Taiwan envoy to US interviewed on NPR

Representative Hsiao shares outlook on Taiwan-US relations on National Public Radio's 'All Things Considered'

  1042
Taiwan's Representative to the U.S. Hsiao Bi-khim.

Taiwan's Representative to the U.S. Hsiao Bi-khim. (CNA photo)

TAIPEI (Taiwan News) — Taiwan’s top representative to the U.S., Hsiao Bi-khim (蕭美琴), on Wednesday (Sept. 23) appeared on National Public Radio’s (NPR) program “All Things Considered,” where she shared her views on Taiwan-U.S. ties.

Speaking with host Mary Louise Kelly, Hsiao explained that Taiwan is under constant threat: “We have been living under Chinese political, economic, and military coercion for decades.” She added that the country “seeks to maintain stability in the region” and hopes to “maintain steady relations with the U.S. and continue our security cooperation.”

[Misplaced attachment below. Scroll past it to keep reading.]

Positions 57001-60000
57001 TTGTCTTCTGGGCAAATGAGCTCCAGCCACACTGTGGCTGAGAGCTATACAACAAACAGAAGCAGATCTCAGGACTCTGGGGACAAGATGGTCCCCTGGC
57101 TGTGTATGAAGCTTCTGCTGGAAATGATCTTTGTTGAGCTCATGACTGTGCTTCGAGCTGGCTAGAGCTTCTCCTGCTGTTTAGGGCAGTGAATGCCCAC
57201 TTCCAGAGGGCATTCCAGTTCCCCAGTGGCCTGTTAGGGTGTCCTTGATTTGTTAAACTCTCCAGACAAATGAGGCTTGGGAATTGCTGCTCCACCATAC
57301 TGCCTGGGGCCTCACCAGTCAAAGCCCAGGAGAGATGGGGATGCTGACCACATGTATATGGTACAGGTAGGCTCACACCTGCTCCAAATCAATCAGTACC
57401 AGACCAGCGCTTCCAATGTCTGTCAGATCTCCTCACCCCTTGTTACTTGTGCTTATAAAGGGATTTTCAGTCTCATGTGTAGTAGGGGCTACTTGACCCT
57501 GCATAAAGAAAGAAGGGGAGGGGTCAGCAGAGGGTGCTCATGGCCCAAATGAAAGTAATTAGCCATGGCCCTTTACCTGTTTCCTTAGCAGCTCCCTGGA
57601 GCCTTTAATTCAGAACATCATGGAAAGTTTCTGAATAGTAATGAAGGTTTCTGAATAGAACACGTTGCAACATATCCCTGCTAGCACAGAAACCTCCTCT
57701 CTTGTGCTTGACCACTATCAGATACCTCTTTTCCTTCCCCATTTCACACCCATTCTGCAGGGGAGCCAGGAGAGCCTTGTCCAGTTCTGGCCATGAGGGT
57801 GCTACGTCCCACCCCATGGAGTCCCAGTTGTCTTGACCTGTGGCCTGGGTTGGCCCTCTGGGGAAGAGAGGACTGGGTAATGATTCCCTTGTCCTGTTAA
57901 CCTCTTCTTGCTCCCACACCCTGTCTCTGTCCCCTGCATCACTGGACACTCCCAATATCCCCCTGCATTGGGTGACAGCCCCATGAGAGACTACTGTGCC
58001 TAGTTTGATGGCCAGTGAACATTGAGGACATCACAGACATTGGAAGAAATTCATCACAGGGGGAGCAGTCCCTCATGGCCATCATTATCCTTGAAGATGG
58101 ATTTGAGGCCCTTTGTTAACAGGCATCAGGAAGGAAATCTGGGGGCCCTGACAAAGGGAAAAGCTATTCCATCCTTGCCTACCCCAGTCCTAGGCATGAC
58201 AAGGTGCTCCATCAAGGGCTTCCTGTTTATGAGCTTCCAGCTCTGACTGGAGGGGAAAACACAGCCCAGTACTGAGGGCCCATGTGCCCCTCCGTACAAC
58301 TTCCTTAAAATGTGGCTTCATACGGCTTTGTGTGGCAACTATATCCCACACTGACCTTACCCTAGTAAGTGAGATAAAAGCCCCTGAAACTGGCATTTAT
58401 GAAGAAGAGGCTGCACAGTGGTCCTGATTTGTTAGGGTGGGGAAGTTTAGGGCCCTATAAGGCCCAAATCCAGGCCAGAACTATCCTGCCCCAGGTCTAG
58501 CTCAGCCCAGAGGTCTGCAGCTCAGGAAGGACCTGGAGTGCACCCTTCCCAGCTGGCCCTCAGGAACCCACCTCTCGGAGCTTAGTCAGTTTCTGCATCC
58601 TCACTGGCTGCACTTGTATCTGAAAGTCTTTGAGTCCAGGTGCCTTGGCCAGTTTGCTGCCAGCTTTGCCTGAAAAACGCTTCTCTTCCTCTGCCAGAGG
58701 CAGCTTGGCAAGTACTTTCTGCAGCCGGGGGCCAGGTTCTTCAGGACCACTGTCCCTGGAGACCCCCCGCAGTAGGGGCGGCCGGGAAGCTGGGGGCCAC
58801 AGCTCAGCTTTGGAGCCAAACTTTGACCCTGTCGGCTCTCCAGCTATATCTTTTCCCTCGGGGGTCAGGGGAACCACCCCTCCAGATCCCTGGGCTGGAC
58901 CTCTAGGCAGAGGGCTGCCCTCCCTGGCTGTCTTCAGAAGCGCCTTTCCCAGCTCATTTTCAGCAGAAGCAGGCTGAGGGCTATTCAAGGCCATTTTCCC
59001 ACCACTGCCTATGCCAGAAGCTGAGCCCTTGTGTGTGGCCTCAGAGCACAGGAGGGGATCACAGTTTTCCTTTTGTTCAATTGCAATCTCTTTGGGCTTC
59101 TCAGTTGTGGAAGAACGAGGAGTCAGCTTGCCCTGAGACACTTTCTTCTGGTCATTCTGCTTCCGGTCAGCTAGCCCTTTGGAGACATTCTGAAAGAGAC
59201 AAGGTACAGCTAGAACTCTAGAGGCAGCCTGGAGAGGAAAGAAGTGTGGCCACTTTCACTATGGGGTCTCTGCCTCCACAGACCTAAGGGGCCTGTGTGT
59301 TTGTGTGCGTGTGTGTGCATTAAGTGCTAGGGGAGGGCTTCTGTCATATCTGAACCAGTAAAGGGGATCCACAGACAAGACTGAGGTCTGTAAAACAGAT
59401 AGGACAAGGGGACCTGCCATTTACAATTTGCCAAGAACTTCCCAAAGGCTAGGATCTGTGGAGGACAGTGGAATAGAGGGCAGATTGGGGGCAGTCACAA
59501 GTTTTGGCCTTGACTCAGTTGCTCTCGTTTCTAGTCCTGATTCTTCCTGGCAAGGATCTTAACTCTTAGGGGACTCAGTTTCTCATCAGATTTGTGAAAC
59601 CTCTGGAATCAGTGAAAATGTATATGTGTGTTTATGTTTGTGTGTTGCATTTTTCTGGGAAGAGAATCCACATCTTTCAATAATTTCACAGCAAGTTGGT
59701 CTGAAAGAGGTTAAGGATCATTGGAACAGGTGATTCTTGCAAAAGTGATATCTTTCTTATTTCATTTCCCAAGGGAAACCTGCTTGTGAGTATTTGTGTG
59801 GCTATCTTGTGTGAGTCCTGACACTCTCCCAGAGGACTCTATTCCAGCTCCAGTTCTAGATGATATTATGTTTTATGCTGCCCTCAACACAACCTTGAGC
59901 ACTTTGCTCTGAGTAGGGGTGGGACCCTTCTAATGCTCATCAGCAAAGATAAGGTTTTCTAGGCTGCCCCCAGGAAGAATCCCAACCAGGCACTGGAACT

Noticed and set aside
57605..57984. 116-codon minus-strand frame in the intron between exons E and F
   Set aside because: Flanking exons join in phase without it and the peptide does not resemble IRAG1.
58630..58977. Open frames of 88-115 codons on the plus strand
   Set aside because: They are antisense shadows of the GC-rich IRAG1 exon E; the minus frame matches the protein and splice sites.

When asked if she trusts the U.S. to come to Taiwan’s defense in a war with China, Hsiao stated, “The U.S. has a commitment to helping Taiwan in our self-defense, and that is in the Taiwan Relations Act. We have had a robust and very consistent relationship in defense cooperation.”

Hsiao then expressed that she does not fear the U.S. becoming too distracted to follow developments in the Taiwan Strait, saying it "continues to be a global power" and that regional stability is "certainly within the interests of the U.S.” She further stated that peace in the Taiwan Strait as well as in the South China Sea “involves the freedom of navigation that is also a critical part of free and open global trade.”

“I believe these interests are intertwined, and we do have a joint responsibility in terms of ensuring the stability of the situation. And I also believe that China has that responsibility as well,” Hsiao said.

Commenting on her optimism about the bilateral relationship, Hsiao said the two countries share common values and are rules-based market economies that respect basic freedoms. She mentioned that Health Secretary Azar’s trip to Taiwan last month highlighted the need for cooperation on health issues and suggested that a bilateral trade agreement will happen.

“I believe there are many opportunities to improving our relationship [sic],” she stated. Remarking on her Taiwanese-American identity, she added, “I’ve always seen my role, professionally and personally, as trying to bring the two societies and cultures closer together.”